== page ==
Wednesday, December 21, 2016

D(eco) the Halls

There's such magic in Christmas. The smell of freshly baked cookies at Grandma's house, rosy cheeks & hot chocolate at the end of a chilly December day, the soft glow of the twinkling pine lighting up the room with love. In an instant, it brings you right back to being a kid again. Tack on a few candy canes and popcorn balls and all of a sudden you're 8, beaming with excitement in your footie pajamas. 


These days, we could all use a little bit more of that... as long as we don't hurt the earth along the way. You already know where we stand on the age-old tree debate, but your planet-friendly d(eco)r shouldn't stop there. So in the spirit of the season, here are some of our favorite ways to spread Christmas cheer to the only home we'll ever know. We owe her that much. ☺

Oh, Christmas Tree!

L, E & D: these three little letters are all the rage - and for good reason. LEDs, or ultra-efficient Light Emitting Diode bulbs use 95% less energy than traditional incandescent lighting. When used indoors, they last up to ten times longer than the alternative. Plus, they don't burn or shatter (are you listening, cat lovers?). It's a Christmas miracle! 


How about money as a motivator? 'Cause this time of year, Santa is all tapped out. Powering 500 LED's over a 30 day period will set you back about $0.19, while your go-to set from the 80's racks up an $18 bill. That's almost 20 bucks worth of stocking stuffers we're talking about here. Either way you go (cough, LED, cough), remember that both types of lights are recyclable. Check your local hazardous waste collection site, or donate your broken strands to The Christmas Light Source: a non-profit that donates proceeds to Toys for Tots. We're feelin' all holiday time warm & fuzzy over here.

  

Santa Baby

Remember your 8-year-old self on Christmas morning, buried in an endless sea of crumpled wrapping paper? Well, if you were me, it was nicely folded, but that's another story. Eventually your mom comes in to ruin the fun, massive garbage bag in hand. And since endless rolls of Santa and Rudolph are dyed & laminated, your holiday cheer ends up on one-way trip to the dump. It's a not so festive fact: each year, Americans generate 4 million tons of trash from gift-wrap alone. That's enough red & green to circle the planet 9 times.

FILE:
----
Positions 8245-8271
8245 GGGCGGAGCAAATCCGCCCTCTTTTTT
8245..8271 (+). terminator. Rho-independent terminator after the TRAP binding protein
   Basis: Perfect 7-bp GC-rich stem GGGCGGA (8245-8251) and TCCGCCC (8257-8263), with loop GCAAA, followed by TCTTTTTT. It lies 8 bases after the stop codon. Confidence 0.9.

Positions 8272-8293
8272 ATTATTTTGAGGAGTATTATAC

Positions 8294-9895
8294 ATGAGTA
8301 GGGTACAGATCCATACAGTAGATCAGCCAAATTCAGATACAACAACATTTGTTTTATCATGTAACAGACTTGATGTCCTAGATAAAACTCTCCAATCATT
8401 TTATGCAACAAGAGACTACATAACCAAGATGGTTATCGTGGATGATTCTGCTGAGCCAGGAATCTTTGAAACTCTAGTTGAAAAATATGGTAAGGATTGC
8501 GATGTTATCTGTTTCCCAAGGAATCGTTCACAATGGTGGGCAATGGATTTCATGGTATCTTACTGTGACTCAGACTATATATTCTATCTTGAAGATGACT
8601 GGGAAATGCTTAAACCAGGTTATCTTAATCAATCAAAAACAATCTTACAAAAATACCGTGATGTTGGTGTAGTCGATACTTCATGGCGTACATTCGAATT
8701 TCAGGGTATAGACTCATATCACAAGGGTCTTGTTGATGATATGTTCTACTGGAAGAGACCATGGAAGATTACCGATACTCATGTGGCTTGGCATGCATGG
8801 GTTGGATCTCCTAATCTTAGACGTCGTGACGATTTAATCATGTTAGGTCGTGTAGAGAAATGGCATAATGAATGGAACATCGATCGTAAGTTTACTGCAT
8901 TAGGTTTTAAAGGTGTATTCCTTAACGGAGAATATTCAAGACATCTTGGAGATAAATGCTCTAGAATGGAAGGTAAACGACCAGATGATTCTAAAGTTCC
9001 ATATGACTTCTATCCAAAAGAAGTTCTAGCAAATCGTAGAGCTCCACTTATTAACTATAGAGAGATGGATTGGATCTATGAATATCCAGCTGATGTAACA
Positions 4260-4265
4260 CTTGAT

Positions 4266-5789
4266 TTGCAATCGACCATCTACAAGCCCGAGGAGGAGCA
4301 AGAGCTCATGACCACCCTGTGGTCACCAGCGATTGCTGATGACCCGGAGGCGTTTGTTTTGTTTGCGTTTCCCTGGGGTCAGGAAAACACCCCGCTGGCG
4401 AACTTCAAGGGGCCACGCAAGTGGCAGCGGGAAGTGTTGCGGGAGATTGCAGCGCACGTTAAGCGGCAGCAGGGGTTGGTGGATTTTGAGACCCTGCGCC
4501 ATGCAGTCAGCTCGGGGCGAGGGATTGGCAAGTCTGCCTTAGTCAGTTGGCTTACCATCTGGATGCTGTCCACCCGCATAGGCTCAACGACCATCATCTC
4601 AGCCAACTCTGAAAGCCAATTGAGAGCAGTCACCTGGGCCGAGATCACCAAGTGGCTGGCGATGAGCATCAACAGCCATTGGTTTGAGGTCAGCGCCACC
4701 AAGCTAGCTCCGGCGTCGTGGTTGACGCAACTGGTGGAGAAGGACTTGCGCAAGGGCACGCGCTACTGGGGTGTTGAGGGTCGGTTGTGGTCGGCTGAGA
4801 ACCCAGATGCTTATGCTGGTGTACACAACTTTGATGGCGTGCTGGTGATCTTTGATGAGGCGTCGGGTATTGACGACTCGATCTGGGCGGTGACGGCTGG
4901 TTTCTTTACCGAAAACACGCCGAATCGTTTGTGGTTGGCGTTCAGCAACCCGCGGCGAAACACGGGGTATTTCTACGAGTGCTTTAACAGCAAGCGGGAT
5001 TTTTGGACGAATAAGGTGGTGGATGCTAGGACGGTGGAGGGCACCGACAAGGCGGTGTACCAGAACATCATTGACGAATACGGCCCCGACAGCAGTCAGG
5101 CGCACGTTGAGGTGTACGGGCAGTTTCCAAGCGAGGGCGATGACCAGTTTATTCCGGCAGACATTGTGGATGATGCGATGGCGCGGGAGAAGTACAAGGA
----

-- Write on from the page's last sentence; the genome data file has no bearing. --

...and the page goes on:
According to Stanford University, if each American wrapped three gifts in reused materials, the saved paper would cover 14,000 football fields. Think earth-friendly alternatives, like old comic books, paper bags (hello, 7th grade book covers), or funky scraps of fabric. Even old shipping envelopes and clay flowerpots make for one-of-a-kind wrapping. Slap on a repurposed bow (we're loving these from a 1940's hymnal!) or some vintage twine, and your fellow flower child will thank you. Mother Earth will, too. 


Silver Bells

No Christmas tree is complete without ornaments. Unless of course you have toddlers or 6 cats, in which case we'll give you a pass. But while the baubles you've been decorating with for the last few decades might be picture-perfect, they're probably full of more than just memories. Most vintage ornaments contain mercury and lead, making them toxic to handle. If you insist on carrying on tradition, break out the gloves. Your stellar bill of health will thank us later.


New seasonal products like tinsel, artificial wreaths and beaded garlands have also been proven to contain high levels of dangerous, cancer-causing chemicals like lead and bromine. Consider getting crafty and making your own decorations this year (yes, we're serious - you can do it). Here's a roundup of 75 DIY decor ideas that'll be sure to get you in the spirit. Plus, how cute are these homemade holiday ornaments that bake right in the oven? And no, you can't eat them... we asked. 


This holiday season, let's give back to the earth the best way we know how. 'Cause there's no time like the present. 

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